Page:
15. Huston M., DeAngelis D. &Post W. (1988): New computer models unify ecological theory.— BioScience 38: 682–691.CrossRefGoogle Scholar
  16. Journel A.G. &Huijbregts C. (1978): Mining geostatistics.—Academic Press, London.Google Scholar
  17. Juhász-Nagy P. (1984): Spatial dependence of plant populations. Part 2. A family of new models.—Acta Bot. Acad. Sci. Hung. 30: 363–402.Google Scholar
  18. Juhász-Nagy P. &Podani J. (1983): Information theory methods for the study of spatial processes and succession.—Vegetatio 51: 129–140.CrossRefGoogle Scholar
  19. Keddy P.A. (1992): Assembly and response rules: two goals for predictive community ecology.—J. Veg. Sci. 3: 157–164.CrossRefGoogle Scholar
  20. Kolasa J. &Pickett S.T.A. [eds.] (1991): Ecological heterogeneity.—Springer-Verlag, New York.Google Scholar
  21. Lepš J. (1990): Can underlying mechanisms be deduced from observed patterns?—In:Krahulec F., Willems J., Agnew A.D.Q. &Agnew S. [eds.]: Spatial processes in plant communities, Academia, Praha, pp. 1–13.Google Scholar
  22. Lepš J. (1995): Variance deficit is not reliable evidence for niche limitation.—Folia Geobot. Phytotax. 30: 455–459.Google Scholar
  23. van der Maarel E. &Sykes M.T. (1993): Small-scale plant species turnover in a limestone grassland: the carousel model and some comments on the niche concept.—J. Veg. Sci. 4: 179–188.CrossRefGoogle Scholar
  24. Palmer M.W. (1987): Variability in species richness within Minnesota oldfields: a use of the variance test.— Vegetatio 70: 61–64.Google Scholar
  25. Palmer M.W. &White P.S. (1994): Scale dependence and the species-area relationship.—Amer. Naturalist 144: 717–740.CrossRefGoogle Scholar
  26. Palmer M.W. &van der Maarel E. (1995): Variance in species richness, species association, and niche limitation.—Oikos 73: 203–213.CrossRefGoogle Scholar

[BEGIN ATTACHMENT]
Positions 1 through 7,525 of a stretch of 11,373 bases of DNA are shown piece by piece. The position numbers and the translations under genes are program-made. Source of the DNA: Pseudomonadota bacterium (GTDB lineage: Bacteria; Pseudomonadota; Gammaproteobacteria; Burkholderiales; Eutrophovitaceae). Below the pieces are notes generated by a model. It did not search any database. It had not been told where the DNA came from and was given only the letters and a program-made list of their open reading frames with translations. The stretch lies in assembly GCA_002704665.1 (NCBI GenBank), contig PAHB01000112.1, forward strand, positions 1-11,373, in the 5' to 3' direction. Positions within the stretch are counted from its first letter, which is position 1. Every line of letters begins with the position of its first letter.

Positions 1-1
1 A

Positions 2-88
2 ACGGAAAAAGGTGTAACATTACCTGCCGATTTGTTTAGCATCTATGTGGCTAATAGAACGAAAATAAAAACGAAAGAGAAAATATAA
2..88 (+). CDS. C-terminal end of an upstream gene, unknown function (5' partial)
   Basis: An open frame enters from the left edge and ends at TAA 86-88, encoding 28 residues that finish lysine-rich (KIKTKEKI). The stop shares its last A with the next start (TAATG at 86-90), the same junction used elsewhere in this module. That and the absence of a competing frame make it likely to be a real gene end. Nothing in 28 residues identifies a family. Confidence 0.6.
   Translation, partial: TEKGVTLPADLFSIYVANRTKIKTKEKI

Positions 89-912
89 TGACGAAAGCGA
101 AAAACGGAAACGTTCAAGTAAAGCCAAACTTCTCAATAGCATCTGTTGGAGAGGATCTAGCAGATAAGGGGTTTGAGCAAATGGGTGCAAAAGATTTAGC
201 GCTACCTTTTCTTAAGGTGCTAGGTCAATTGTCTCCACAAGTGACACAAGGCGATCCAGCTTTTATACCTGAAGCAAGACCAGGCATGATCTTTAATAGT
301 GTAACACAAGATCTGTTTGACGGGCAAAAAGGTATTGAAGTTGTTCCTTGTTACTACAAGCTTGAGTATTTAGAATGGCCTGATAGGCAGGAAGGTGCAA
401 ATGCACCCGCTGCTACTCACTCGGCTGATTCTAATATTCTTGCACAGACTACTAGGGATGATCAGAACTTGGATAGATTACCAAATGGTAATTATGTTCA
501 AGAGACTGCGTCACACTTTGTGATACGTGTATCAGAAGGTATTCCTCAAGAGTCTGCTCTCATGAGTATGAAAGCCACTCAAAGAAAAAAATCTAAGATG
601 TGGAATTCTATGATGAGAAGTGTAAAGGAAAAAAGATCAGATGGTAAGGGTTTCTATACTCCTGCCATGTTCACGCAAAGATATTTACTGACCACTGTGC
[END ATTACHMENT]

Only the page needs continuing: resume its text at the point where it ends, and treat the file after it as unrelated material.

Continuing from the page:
27. Pickett S.T.A. (1980): Non-equilibrium coexistence of plants.—Bull. Torrey Bot. Club 107: 238–248.CrossRefGoogle Scholar
  28. Pickett S.T.A. &White P.S. [eds.] (1985): The ecology of natural disturbance and patch dynamics.— Academic Press, New York.Google Scholar
  29. Podani J., Czárán T. &Bartha S. (1993): Pattern, area and diversity: the importance of spatial scale in species assemblages.—Abstr. Bot. (Budapest) 17: 37–51.Google Scholar
  30. Rossi R.E., Mulla D.J., Journel A.G. &Franz E.H. (1992): Geostatistical tools for modeling and interpreting ecological spatial dependence.—Ecol. Monogr. 62: 277–314.CrossRefGoogle Scholar
  31. Schluter D. (1984): A variance test for detecting species associations, with some example applications.— Ecology 65: 998–1005.CrossRefGoogle Scholar
  32. Shmida A. &Ellner S. (1984): Coexistence of plant species with similar niches.—Vegetatio 58: 29–55.Google Scholar
  33. Tilman D. (1994): Competition and biodiversity in spatially structured habitats.—Ecology 75: 2–16.CrossRefGoogle Scholar
  34. Tilman D. &Pacala S. (1993): The maintenance of species richness in plant communities.—In:Ricklefs R.E. &Schluter D. [eds.]: Species diversity in ecological communities, University of Chicago Press, Chicago, pp. 13–25.Google Scholar
  35. Tóthmérész B. (1994): Statistical analysis of spatial pattern in plant communities.—Coenoses (Trieste) 9: 33–41.Google Scholar
  36. Tóthmérész B. &Erdei Zs. (1992): The effect of species dominance on information theory characteristics of plant communities.—Abstr. Bot. (Budapest) 16: 43–47.Google Scholar
  37. Watkins A.J. &Wilson J.B. (1992): Fine-scale community structure of lawns.—J. Ecol. 80: 15–24.CrossRefGoogle Scholar
  38. Wilson J.B. (1989): A null model of guild proportionality, applied to stratification of a New Zealand temperate rain forest.—Oecologia (Berlin) 80: 263–267.Google Scholar
  39. Wilson J.B. (1991): Does vegetation science exist?—J. Veg. Sci. 2: 289–290.CrossRefGoogle Scholar
  40. Wilson J.B. (1994): Who makes the assembly rules?—J. Veg. Sci. 5: 275–278.CrossRefGoogle Scholar
  41. Wilson J.B., Gitay H. &Agnew A.D.Q. (1987): Does niche limitation exist?—Funct. Ecol. 1: 391–397.CrossRefGoogle Scholar
  42. Zobel K., Zobel M. &Peet R.K. (1993): Changes in pattern diversity during secondary forest succession in Estonian forests.—J. Veg. Sci. 4: 489–498.CrossRefGoogle Scholar

Copyright information

© Institute of Botany, Academy of Sciences of the Czech Republic 1995

Authors and Affiliations

  • Sándor Bartha
    • 1
  • Tamás Czárán
    • 2
  • Beáta Oborny
    • 2
  1. 1.Institute of Ecology and Botany of the Hungarian Academy of SciencesVácrátótHungary
  2. 2.Department of Plant Taxonomy and EcologyL. Eötvös UniversityBudapestHungary

Personalised recommendations